I am a scientist.
And that's not a dirty word.
It's not the degree in physics that does it,
nor that I've been paid to wear a lab coat,
nor the calculus done in a past life.
It's the way one approaches life.
It's a questioning of why and how, and then
working to answer those questions.
It's a desire to see cause and effect,
to work a scientific method of research and
theory into everyday life.
It is a sense of wonder.
It is a willingness to say, "I do not know, but I want to."
One of the major disconnects between school and life
is how science is approached. In most academic
settings science is portrayed as a subject where people
know things. It is a world of absolutes and memorization.
I know Force=(Mass)(Acceleration).
I know the elements of the periodic table.
It is rules and definitions.
But this is the frame work for science, not what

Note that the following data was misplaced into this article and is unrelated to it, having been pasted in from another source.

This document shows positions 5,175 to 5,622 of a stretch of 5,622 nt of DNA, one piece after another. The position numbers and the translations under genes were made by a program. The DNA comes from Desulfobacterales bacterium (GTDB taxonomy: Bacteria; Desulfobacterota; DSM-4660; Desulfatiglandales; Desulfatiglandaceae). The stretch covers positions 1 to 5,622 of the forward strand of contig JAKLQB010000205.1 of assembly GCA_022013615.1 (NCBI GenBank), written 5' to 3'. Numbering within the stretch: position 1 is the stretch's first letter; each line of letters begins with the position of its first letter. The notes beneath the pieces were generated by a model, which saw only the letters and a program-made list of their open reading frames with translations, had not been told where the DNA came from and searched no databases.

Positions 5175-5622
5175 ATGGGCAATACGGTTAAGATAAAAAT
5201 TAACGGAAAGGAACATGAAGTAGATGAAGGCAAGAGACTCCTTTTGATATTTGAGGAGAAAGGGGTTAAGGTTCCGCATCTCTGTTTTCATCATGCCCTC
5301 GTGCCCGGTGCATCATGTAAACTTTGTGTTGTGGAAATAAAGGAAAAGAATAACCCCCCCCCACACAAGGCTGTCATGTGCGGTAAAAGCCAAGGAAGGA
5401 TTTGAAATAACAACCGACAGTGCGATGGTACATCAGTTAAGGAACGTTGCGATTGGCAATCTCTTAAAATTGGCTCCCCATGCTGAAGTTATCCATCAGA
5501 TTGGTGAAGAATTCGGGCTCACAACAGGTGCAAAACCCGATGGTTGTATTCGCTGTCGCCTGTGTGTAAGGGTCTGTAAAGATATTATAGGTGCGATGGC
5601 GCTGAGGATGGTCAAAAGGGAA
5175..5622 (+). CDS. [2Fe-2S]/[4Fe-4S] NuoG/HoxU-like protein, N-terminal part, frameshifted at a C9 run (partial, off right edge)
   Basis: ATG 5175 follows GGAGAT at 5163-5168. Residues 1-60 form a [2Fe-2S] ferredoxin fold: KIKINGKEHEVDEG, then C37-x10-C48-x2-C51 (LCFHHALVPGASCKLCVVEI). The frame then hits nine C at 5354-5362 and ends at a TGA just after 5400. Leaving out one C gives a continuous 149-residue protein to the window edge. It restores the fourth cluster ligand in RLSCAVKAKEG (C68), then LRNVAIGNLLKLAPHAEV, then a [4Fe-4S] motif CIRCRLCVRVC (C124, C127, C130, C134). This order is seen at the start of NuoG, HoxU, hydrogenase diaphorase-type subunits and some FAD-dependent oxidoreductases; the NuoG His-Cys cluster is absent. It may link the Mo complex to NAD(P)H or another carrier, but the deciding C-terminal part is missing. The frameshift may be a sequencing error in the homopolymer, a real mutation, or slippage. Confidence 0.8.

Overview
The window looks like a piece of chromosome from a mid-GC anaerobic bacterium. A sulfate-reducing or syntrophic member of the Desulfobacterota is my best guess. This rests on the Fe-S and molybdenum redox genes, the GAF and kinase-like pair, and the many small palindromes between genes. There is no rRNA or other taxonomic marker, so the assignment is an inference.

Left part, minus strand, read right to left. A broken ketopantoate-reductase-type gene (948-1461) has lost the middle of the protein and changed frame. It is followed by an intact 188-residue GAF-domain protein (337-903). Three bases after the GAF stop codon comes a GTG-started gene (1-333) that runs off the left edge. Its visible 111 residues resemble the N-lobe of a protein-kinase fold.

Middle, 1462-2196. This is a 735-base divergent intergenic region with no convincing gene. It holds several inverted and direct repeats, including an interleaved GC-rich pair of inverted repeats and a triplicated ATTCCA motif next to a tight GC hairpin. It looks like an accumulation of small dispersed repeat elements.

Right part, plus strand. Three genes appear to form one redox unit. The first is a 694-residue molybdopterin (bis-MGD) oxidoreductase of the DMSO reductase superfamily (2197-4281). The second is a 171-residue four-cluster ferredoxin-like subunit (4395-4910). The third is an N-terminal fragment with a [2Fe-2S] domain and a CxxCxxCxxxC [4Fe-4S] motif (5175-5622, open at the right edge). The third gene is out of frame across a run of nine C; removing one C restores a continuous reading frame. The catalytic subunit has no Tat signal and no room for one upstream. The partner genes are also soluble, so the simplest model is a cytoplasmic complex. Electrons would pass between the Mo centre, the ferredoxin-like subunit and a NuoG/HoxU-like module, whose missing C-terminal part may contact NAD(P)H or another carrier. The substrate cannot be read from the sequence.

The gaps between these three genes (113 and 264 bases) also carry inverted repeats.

scientists do in real life. Scientists out in the world
are searching, asking questions, discovering, working
with unknowns, and putting forth theories.
It is a world of many questions and few absolutes.
It is a taking of what is known, and applying it to
It is a mindset, not a set of qualifications.
This is how I can be scientist while I nurture my children,
or bake a cake, or sew a better seam, or tend to a
garden, or organize an art project, or tutor math.
I take what I know, or think I know, I apply it to a new
setting, I ask questions, I try solutions, I take data,
I listen, I reassess, I try again.
Being a scientist means not staying with what you know;
it means exploring new ideas through logic and
experimentation, learning new things, and, sometimes,
being vulnerable to the unknown.
It means success and failures, and taking risks.
Being a scientist is not related to gender, or age, or
education, or titles. It is a mindset.